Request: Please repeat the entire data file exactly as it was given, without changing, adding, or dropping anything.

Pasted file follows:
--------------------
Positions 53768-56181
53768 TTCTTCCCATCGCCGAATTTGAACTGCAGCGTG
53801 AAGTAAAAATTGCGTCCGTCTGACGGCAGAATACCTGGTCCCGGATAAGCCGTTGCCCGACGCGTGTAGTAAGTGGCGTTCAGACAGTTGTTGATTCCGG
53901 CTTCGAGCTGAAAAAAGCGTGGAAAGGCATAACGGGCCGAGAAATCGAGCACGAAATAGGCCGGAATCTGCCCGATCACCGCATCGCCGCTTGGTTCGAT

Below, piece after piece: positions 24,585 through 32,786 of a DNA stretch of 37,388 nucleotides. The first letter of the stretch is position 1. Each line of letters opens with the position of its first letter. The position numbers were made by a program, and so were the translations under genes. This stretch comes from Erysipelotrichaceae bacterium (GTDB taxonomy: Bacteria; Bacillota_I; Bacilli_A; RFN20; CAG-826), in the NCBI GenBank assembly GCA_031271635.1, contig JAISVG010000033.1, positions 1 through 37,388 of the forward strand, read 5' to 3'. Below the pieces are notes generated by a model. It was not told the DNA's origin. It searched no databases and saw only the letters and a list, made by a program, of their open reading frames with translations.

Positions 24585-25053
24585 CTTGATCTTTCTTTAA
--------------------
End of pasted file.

Positions 53768-56181
53768 TTCTTCCCATCGCCGAATTTGAACTGCAGCGTG
53801 AAGTAAAAATTGCGTCCGTCTGACGGCAGAATACCTGGTCCCGGATAAGCCGTTGCCCGACGCGTGTAGTAAGTGGCGTTCAGACAGTTGTTGATTCCGG
53901 CTTCGAGCTGAAAAAAGCGTGGAAAGGCATAACGGGCCGAGAAATCGAGCACGAAATAGGCCGGAATCTGCCCGATCACCGCATCGCCGCTTGGTTCGAT

Below, piece after piece: positions 24,585 through 32,786 of a DNA stretch of 37,388 nucleotides. The first letter of the stretch is position 1. Each line of letters opens with the position of its first letter. The position numbers were made by a program, and so were the translations under genes. This stretch comes from Erysipelotrichaceae bacterium (GTDB taxonomy: Bacteria; Bacillota_I; Bacilli_A; RFN20; CAG-826), in the NCBI GenBank assembly GCA_031271635.1, contig JAISVG010000033.1, positions 1 through 37,388 of the forward strand, read 5' to 3'. Below the pieces are notes generated by a model. It was not told the DNA's origin. It searched no databases and saw only the letters and a list, made by a program, of their open reading frames with translations.

Positions 24585-25053
24585 CTTGATCTTTCTTTAA